Gennett expects his luck to turn at the plate

Low strikeout rate supports second baseman's case to break out of slump

Gennett expects his luck to turn at the plate

NEW YORK -- Brewers second baseman Scooter Gennett doesn't need to look up at the scoreboard these days to know that he's been struggling.

"I know what's going on up there," Gennett said Saturday, before seeing his batting average fall to .159 and his recent funk extend to 1-for-24 with an 0-for-4 night in the Mets' 14-1 victory.

Before the game, Gennett projected confidence as he discussed the deepest slump of his brief big league career, saying, "I'm starting to get that confidence back, that swagger." He pointed to the fact he's not striking out at an alarming rate (four times during his 1-for-24 stretch), and entered the night batting .063 on balls in play (the National League average is .301) as cause for confidence. The modest strikeout rate shows Gennett is making consistent contact, and the low BABIP suggests a degree of bad luck.

At the same time, he acknowledged that it's time to start hitting.

"It's something at this level I've never really experienced, but I have in the past," Gennett said. "I remember at High A, I was 3-for-40 with three strikeouts in a stretch in the month of May. It's one of those things where [balls hit in play are] not in the right spot, or whatever the case is. You just have to keep plugging away.

"I still believe I'm a .300 hitter, so it's just a matter of time before things start turning around."

He said he had fallen into the same pull-happy trap that captures so many struggling hitters, and acknowledged being set back a bit by a two-week stint on the disabled list in late April and early May after suffering a cut on his left hand during a postgame shower in Pittsburgh.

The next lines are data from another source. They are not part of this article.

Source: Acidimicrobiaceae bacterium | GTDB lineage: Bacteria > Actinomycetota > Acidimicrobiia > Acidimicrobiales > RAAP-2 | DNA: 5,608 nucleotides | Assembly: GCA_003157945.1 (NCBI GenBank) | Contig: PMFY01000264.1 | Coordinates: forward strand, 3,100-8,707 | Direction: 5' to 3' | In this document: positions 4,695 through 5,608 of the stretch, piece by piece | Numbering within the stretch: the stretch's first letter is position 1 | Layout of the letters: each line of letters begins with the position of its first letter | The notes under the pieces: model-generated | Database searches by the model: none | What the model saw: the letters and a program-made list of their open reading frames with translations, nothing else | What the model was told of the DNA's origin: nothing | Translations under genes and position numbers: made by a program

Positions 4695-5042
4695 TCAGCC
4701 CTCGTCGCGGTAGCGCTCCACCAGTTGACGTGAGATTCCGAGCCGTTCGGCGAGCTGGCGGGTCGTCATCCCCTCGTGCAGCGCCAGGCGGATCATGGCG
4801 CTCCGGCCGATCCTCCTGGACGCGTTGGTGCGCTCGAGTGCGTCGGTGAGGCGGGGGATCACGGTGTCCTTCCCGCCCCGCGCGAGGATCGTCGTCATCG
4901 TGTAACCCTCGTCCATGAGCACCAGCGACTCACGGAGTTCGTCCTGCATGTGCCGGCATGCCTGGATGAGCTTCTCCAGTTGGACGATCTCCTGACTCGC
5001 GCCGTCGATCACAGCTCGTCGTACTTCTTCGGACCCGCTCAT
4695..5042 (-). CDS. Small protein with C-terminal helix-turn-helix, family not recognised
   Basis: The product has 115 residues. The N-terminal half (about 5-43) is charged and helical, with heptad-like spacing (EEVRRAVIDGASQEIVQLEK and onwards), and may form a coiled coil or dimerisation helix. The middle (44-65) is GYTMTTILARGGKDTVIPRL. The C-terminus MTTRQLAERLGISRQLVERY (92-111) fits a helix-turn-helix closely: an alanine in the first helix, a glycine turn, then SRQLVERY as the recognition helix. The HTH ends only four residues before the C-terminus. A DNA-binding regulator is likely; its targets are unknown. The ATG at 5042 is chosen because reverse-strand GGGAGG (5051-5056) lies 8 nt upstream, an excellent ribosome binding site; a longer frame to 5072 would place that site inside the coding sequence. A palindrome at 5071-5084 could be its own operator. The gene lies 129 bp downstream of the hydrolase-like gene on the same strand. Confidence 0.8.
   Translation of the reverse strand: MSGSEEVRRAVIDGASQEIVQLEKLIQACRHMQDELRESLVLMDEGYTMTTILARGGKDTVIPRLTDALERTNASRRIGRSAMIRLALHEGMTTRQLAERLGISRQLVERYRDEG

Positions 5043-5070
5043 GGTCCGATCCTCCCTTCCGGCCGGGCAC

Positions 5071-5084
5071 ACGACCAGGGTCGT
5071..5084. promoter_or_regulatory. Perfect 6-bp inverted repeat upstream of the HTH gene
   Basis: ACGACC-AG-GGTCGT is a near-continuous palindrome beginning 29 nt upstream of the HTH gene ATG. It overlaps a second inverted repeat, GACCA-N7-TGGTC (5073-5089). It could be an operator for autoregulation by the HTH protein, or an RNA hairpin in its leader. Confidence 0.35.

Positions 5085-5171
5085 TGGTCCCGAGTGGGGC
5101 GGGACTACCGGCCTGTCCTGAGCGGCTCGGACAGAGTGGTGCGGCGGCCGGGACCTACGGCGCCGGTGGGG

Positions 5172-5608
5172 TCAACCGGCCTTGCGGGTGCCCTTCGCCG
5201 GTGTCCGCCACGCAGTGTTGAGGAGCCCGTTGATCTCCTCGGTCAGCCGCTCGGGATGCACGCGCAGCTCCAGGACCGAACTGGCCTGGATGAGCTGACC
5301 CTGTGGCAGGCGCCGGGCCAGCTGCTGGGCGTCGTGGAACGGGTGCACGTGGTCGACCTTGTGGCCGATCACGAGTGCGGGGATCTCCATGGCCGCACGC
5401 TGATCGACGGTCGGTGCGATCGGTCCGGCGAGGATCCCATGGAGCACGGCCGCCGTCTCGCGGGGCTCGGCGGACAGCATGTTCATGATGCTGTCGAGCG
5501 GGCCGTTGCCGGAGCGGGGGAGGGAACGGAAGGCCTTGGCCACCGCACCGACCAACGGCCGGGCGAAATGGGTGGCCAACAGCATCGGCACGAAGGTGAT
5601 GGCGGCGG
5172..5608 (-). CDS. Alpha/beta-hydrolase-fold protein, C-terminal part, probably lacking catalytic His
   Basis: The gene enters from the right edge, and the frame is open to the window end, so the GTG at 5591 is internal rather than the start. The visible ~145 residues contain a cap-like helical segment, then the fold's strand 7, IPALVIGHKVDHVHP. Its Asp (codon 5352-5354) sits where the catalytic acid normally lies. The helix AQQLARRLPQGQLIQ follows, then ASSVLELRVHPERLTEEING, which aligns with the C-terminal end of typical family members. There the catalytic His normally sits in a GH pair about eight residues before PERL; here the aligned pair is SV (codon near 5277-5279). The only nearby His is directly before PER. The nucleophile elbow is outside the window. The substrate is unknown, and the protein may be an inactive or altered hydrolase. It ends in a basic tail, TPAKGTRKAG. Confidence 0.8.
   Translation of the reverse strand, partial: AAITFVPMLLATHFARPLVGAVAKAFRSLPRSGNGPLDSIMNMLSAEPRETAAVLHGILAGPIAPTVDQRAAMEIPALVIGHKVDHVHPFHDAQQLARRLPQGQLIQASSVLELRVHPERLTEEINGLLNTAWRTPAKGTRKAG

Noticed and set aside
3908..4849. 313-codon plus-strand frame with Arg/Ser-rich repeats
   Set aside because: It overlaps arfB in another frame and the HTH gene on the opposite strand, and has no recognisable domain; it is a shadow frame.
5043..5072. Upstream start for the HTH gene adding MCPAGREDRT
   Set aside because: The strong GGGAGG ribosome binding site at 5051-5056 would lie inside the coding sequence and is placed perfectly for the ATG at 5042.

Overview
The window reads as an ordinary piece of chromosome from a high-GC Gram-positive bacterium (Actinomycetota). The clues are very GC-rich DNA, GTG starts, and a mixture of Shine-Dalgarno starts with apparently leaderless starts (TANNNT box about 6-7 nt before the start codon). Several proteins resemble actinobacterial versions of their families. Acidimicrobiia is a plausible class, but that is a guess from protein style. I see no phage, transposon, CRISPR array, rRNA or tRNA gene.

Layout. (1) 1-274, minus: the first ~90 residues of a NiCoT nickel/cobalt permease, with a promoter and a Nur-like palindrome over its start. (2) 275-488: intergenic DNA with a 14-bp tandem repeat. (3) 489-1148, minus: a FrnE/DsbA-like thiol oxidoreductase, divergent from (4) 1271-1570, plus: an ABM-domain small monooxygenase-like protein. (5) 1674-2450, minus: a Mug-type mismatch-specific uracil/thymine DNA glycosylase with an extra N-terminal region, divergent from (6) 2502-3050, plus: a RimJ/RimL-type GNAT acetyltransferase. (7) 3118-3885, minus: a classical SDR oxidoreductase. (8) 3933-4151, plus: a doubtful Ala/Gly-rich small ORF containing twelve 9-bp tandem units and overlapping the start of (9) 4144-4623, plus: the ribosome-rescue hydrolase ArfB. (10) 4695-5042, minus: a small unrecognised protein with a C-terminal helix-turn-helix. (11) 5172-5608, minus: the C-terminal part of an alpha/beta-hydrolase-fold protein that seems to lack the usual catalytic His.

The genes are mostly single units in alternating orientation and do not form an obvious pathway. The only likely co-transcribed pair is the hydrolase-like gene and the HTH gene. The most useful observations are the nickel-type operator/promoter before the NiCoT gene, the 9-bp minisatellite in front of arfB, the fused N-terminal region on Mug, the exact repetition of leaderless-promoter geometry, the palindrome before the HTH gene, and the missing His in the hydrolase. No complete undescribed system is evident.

"He's been struggling, but the one thing that I've seen for years watching him play is he always has hit," manager Craig Counsell said. "That's one thing we know. He's been very consistent at it every year he has played. You just have to keep going with it."

Gennett offered a similar solution, saying the key to breaking out of his slump is simple: "Just hit."

"It's really weird -- the first time I went through this in High A I didn't handle it well," he said. "It was just one of those experiences where you learn a lot about yourself. Things are bad as you could ever imagine, and you get through those things. I've done it before, and it's just about time to start doing it again. I'm looking forward to the challenge."

Adam McCalvy is a reporter for MLB.com. Follow him on Twitter @AdamMcCalvy, like him on Facebook and listen to his podcast. This story was not subject to the approval of Major League Baseball or its clubs.